EL: And when they’re attacking these women, they can get very physical. Instead of attacking ideas, they attack your body. Suddenly you’re ugly or a slut. It’s like, “Come on, give me a real argument!” I heard it a lot in the beginning, they’d ask, “Why are you even doing this? If you’re so interested in sex, you could just act [in pornographic films].” And I’m like, “Where did that come from?” It’s not even a criticism. 

KF: What separates most sexual fantasies from sexual practice is that people feel a degree of shame or hesitance to do something in real life. There’s usually an aspect of taboo. Does that present challenges when you read a fantasy, and have to consider how to actually represent it in real life? 

EL: Someone asked me the other day whether I’d shoot a rape fantasy. I hadn’t even thought about it. Because why would I want to show that? It’s completely OK if you have that fantasy, and even if you want to play that game in your home with your partner, that’s your little world. But for me, as a filmmaker with the power to portray sexuality, I would not be comfortable with shooting that scenario. 

In the end, it’s about my limits and what I would like to show. I make movies that I find intriguing and exciting and sexy, so if I don’t find it sexy myself, I can’t see myself ever shooting it. It’s the same with my cast. I choose people that I find attractive, with personality, with something special that I can transmit on the screen. And then it’s about the chemistry between them. The best approach is to just ask them. They have to accept the partner and feel that it’s interesting, otherwise there’s nothing to shoot. 

KF: I guess when it comes to sex, if there’s no spark, you can’t really fake it right?

EL: Well that’s the magic of cinema, you can work around it. But I say that we shoot fiction when we do the story and we shoot documentary when we do the sex. It’s two different filming styles.  

A lot of feminists talk about authenticity in the sex, and that [feminist porn] has to show a real female orgasm. But in real life, you don’t always have one right? So I don’t feel I have to show it every time in my movies. We’re in constant communication during filming. When I notice an actor is struggling to finish, I just say, “I’m sorry. We have to let it go this time,” and maybe we edit something together to make it look like it happened. It’s a very relaxed environment.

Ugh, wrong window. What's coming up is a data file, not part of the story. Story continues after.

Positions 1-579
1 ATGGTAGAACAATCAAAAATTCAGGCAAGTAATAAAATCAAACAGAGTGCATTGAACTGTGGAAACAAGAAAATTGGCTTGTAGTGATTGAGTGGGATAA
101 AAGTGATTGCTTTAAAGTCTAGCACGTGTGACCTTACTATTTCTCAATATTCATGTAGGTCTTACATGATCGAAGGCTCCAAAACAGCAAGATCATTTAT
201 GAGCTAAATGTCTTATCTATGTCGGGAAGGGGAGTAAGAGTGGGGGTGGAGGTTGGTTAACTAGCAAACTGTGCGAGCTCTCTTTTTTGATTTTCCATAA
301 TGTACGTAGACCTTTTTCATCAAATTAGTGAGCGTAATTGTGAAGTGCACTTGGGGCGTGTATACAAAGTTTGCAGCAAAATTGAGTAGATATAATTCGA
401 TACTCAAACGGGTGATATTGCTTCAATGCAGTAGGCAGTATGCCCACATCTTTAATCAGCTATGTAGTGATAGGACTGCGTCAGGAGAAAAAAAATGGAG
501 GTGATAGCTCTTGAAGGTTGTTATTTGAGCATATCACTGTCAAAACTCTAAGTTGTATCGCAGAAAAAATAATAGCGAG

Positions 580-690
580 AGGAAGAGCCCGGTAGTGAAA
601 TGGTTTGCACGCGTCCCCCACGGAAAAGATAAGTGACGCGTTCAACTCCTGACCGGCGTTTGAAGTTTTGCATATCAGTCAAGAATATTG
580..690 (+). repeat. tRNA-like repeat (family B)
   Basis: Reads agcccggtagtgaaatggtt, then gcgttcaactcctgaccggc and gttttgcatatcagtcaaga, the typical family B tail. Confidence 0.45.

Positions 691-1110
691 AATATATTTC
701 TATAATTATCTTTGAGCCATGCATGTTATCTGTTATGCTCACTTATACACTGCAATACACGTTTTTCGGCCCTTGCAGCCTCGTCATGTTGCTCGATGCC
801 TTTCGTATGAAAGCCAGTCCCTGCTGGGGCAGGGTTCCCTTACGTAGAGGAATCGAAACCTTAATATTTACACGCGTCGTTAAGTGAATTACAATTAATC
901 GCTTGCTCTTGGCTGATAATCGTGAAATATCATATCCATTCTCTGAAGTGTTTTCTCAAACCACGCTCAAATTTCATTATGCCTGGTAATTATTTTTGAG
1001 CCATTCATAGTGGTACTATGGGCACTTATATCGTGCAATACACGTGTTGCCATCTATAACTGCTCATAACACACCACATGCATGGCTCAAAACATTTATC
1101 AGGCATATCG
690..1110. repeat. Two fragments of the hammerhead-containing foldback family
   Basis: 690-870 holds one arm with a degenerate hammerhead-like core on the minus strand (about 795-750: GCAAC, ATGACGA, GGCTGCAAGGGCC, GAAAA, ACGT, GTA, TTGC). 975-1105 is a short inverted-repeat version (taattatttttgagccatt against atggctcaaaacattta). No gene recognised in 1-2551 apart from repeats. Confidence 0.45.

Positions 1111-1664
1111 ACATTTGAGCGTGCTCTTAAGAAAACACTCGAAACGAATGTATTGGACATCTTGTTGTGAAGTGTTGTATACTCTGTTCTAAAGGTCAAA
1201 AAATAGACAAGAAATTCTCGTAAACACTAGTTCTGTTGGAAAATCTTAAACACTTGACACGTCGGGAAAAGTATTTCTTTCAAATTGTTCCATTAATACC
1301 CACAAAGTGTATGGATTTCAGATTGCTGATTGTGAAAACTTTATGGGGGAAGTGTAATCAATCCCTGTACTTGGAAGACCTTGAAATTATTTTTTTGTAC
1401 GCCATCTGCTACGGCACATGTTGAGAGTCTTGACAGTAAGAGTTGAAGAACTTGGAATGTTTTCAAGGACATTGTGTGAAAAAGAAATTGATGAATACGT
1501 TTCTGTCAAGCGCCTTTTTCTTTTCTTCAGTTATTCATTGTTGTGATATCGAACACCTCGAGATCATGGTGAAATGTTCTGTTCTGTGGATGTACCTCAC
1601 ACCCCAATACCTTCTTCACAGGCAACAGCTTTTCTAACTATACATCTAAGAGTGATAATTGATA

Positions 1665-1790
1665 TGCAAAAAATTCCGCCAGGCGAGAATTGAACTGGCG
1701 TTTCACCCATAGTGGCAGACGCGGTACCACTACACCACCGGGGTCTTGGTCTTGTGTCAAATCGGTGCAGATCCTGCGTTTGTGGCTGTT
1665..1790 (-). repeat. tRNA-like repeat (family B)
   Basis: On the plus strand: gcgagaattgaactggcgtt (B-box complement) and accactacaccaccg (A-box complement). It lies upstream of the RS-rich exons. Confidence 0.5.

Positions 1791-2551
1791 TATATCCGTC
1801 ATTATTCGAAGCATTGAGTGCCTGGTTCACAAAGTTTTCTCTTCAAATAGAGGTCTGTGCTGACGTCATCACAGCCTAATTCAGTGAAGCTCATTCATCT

KF: When people criticize mainstream pornography, they criticize the unrealistic beauty standards, the exploitation, the sexism and the racism. The only critique I see as consistent with feminist porn is that at the end of the day, you’re still profiting off of female sexuality, off of female bodies. How would you respond to those who still see feminist porn as oppressive because of this?

EL: If you take care of the process that you work in, if you make sure you’re working with people who are enjoying themselves, if you pay them for it and you explain what you’re using this content for, I don’t see a problem. I think that a lot of feminists are very afraid of earning money. But I don’t see that. If you can earn money while doing good at the same time, great! 

I’ve created my company completely organically with my own financing. I don’t have debts to banks. I don’t have debts to anyone. I make a new movie as soon as I make back enough to make a new movie. We have to realize that we live in a world where money is power. When you go down to the basics of feminism, to be able to express your opinions and make your own choices, you need your economic stability. It’s the same problem in the art world. Artists think there’s something bad, there’s something devilish about it. But it’s all about your conscience. Did you do it well? If so, then go earn your money, it’s wonderful for you! And if I earn more from my movies I can pay my actors and my crew better.

KF: The question of diversity also came up during the screening, when an audience member questioned the limited the representation of body types in the XConfessions.

EL: I understand this, but it’s very difficult for me to show more diversity. I have a lot of Latin-looking girls because I live in Spain. That’s what we look like there. I try to seek out diverse performers, but they’re just not active in the industry in Spain. 

KF: You could always encourage them to make their own films.

EL: Exactly, this is what I’m saying! I think it’s important that we lose this desire to please everyone. It’s such a women thing, wanting to please our mother and our children and our partner and our boss. You can’t please everyone in the end. Just go with who you are and what you want to do and express that to the world. That’s being a real feminist, isn’t it? That’s the way we can have more diverse visions out there. But you have to stay true to yours. 

What I really want is for more female filmmakers to get inspired. It’s not just about the sex, it’s about the art, about the filmmaking. We have to see more creative visions. So I would love to see those young film students say, “Hey, how would I shoot sex? Who do I want to see shown?” And then to go out and do it.

Follow Kate Fane on Twitter @katefane.